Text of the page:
A Sharing Economy Is the Newest Disruption to Customer Service
customer service
Who truly knows where any of these disruptions came from in the first place. We could go way back in time to when - and even this very topic has found its way into debates - IBM released its creatively named IBM PC (codenamed Acorn). It had a state of the art 8088 processor, a whopping 16 kilobytes worth of memory and utilized MS-DOS. Pretty sure it was totally busy disrupting the game in 1981.

Even though there were plenty of so-called "computers" before the IBM PC, like with anything dealing with technology, there becomes a point when you can no longer truly draw a line and say, "This is where it all started."

We are nearing 40-years since the IBM PCs release - from 16 kilobytes of memory to hundreds of gigabytes (and that's still not enough) - and now our lives are managed by not only tiny gadgets that equal 8,250,000 IBM PC's memory wise, but those gadgets themselves are being controlled by virtual clouds.

Imagine explaining that to your great grandpa back in 1981 when the average middle-class family never even thought about buying a personal computer. This is how much technology has altered our existence.

Who Is Exactly Disrupting Who These Days

The word “disrupt” in all of its beautiful forms have become a total catch phrase. It has come to the point where startups place the word somewhere on their website as default. But seriously, I am pretty sure whoever brought gunpowder to the battlefield first was also a disrupter; or we can go even further back and call the guy who discovered fire as a total disrupter.

Either way, one industry that isn’t too fond of disruption is marketing. Working in the marketing industry is hard enough without everything you just learned last month getting all disrupted by some new startup that just had to come along and revolutionize the customer experience. Then, again, is it really these startups or new disruptive technologies that are responsible for changing the customer dynamic?

When we look at the sharing economy model, was it companies like Airbnb that created collaborative consumption/peer economy movement? Was it Uber that forced consumers to rethink how they commute? Or is it those debt consolidation companies who have adopted state of the art analytic tools in order to help save their clients more money? Is it the companies that are causing the disruptions or is it consumers who are disrupting how enterprises do business for once? If you were to ask me, it is the latter.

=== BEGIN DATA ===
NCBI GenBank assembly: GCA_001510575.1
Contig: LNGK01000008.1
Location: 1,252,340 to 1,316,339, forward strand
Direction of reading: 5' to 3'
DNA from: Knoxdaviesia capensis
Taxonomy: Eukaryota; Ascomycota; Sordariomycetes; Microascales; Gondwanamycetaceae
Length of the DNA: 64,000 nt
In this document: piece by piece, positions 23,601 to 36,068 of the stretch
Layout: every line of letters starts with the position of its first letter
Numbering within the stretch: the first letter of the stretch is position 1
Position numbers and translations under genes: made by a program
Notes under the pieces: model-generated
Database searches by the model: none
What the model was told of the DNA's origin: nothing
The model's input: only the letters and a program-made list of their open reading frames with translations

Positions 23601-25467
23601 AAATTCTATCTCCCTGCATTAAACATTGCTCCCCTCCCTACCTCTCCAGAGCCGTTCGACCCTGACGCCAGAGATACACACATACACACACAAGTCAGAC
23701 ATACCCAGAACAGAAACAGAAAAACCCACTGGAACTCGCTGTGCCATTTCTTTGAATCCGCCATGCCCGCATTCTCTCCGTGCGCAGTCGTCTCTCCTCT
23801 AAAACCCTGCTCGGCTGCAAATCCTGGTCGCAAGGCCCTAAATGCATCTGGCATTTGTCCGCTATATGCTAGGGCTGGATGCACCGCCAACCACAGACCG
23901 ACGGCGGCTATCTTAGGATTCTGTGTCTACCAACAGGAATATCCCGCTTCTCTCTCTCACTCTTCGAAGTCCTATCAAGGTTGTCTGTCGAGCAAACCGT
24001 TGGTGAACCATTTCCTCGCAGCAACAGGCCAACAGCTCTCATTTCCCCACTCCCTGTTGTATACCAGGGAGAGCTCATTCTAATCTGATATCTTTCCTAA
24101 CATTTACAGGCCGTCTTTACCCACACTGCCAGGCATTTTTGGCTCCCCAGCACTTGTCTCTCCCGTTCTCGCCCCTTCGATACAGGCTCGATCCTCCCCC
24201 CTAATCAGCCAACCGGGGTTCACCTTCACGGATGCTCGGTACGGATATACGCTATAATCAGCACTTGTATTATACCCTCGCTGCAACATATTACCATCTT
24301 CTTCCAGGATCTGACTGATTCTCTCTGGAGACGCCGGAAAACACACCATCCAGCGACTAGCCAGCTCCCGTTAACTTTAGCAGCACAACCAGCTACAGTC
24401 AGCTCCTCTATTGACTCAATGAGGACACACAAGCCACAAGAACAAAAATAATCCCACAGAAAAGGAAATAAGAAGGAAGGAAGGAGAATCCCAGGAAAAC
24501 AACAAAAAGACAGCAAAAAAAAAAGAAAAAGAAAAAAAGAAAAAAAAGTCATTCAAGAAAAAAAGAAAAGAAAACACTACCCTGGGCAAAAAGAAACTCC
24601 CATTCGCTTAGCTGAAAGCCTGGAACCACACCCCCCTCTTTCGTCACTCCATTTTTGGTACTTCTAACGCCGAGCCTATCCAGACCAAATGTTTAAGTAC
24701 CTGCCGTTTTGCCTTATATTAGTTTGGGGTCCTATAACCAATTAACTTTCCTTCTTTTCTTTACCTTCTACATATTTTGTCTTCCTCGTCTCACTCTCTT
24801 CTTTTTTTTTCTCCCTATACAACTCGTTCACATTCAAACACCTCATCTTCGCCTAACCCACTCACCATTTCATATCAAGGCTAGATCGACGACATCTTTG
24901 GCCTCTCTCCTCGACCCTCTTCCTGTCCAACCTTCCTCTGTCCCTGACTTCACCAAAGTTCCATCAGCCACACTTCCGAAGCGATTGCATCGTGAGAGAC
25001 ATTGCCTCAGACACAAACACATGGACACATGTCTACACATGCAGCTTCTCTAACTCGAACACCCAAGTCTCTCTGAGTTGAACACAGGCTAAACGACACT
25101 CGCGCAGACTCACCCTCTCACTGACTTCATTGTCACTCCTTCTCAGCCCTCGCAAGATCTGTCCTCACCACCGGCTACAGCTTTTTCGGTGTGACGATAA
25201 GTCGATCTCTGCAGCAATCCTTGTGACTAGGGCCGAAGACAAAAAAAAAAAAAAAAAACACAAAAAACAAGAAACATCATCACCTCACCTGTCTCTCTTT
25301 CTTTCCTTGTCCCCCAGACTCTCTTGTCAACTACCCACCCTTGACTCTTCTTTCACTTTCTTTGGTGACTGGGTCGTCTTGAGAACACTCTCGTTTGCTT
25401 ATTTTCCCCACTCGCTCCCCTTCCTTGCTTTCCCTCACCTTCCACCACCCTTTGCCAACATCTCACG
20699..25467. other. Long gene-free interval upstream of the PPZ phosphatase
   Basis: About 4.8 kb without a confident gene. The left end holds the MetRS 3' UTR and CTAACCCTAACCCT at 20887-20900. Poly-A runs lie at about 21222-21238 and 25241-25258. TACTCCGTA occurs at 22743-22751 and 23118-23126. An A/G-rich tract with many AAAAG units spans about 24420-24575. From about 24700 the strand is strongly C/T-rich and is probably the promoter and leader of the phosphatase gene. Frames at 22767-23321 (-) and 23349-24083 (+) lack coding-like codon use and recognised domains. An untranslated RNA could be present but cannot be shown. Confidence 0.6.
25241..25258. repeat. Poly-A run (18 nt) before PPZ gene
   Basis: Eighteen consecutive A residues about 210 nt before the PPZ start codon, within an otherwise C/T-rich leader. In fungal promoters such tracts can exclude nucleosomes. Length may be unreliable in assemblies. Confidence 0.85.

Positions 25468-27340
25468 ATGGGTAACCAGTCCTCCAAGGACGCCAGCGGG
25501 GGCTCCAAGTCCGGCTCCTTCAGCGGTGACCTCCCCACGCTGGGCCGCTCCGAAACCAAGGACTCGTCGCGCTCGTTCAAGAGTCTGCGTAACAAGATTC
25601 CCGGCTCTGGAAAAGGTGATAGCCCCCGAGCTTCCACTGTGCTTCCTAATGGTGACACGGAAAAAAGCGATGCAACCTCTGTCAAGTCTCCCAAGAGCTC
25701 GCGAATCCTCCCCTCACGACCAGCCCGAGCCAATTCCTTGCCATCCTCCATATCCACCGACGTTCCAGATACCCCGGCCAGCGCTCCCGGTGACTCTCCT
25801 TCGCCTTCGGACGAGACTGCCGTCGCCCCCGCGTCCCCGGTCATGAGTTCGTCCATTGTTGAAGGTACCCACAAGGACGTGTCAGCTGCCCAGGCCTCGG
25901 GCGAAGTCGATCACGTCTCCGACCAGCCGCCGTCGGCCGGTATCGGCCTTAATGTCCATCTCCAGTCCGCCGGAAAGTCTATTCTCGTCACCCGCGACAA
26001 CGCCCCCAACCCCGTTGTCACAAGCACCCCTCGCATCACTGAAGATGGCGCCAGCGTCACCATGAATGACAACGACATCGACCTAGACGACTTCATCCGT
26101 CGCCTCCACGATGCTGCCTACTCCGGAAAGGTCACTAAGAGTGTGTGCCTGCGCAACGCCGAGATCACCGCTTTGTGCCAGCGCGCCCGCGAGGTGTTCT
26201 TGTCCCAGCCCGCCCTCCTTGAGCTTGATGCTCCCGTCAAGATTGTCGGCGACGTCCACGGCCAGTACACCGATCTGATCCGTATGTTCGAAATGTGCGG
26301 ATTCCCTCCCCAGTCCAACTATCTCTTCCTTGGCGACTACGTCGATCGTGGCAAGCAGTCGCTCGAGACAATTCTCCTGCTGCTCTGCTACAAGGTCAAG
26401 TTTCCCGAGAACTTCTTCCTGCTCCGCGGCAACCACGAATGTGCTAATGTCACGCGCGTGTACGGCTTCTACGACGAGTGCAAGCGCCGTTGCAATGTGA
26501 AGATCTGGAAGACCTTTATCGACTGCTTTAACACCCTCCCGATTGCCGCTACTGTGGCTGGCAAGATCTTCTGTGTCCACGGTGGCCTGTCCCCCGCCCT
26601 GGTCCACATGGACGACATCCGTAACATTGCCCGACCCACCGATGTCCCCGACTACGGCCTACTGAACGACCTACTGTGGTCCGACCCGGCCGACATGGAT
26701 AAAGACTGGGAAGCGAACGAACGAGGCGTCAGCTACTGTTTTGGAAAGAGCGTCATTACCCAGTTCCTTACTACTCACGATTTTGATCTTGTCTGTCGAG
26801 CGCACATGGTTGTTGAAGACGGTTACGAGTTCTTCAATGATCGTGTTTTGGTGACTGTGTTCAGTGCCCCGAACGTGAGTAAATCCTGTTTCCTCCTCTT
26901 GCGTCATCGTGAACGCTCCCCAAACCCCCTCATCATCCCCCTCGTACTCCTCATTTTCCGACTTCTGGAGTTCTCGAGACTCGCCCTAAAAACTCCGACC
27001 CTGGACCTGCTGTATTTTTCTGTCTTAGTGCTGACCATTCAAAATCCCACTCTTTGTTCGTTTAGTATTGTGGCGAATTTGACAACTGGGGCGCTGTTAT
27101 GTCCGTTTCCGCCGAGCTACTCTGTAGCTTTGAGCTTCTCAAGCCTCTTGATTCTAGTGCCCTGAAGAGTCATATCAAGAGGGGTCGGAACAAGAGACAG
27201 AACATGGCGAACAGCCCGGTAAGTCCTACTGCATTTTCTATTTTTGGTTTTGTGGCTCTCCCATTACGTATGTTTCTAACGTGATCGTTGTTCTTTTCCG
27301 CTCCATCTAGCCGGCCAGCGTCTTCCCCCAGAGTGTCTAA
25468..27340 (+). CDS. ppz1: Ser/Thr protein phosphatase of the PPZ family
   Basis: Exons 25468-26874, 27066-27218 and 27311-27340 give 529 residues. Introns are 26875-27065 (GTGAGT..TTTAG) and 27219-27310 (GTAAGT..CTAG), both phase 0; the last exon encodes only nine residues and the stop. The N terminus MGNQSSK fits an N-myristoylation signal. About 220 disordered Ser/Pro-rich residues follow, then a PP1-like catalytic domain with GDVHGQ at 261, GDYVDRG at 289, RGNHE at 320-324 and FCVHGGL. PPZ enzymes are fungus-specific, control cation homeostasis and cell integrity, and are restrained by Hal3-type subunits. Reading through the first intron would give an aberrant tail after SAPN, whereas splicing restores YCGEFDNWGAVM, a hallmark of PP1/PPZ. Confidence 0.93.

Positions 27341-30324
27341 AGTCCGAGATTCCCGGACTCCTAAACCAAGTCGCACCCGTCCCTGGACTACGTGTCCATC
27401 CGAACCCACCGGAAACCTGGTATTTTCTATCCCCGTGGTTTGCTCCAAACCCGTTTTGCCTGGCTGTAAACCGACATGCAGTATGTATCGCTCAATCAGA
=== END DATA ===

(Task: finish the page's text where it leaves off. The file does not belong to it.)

Think of the sport basketball. Was it the basketball shoe that forced people to take up shooting hoops? Of course not! Basketball was invented by Dr. James Naismith 1891 in Springfield, Massachusetts. Around 50 miles away was a company called Colchester Rubber Company, which was the first company to design a basketball shoe prototype. Later on the company would be bought out and it would become Keds, which is still popular today.

In way can we say that it was the basketball shoe that disrupted the world of sports and so the game of basketball followed. In the same way, we as marketers, business owners and entrepreneurs must stop being reactive, flinching at every fad that pops up and given itself the title of disruptive.

Rather, we should be fully in tune with the ever evolving consumer. Maybe one would have been correct to say that businesses can’t be at every corner of the world waiting for the next Naismith to create the latest social trend. Yet, isn’t that the issue cloud and business intelligence analytics came to solve for us?

The Secrets of the Marketing Universe Lie Within the Cloud

How can you know within a short period of time whether your marketing team has an understanding of how they will convert shoppers into buyers and loyal customers are to ask them a simple question: If I want to be a disrupter, how would you help me develop the product needed to be so?

If it was 20 years ago, I definitely would expect the usual old, dried up solutions for answers. Why, heck, even five years ago I would expect much of anything that would actually help my company take over - not from the marketing team. Nevertheless, we live in the here and now.

Your marketing team should give you an answer somewhat like this:

In order to be where the customer is headed before they even decide to head there, we need customer insights from both a historical and real-time view. No longer can we only focus on analytics to determine the right audience, channel, content, and timing for our campaigns based on backward-looking data. Nor does real-time analytics suffice.

Cloud analytics must be married to Artificial Intelligence in order to predict where consumer trends are headed. In today’s market, it isn’t good enough to be a savvy marketer, with or without a college degree. Today’s smartest marketers cannot compete with Artificial Intelligence.

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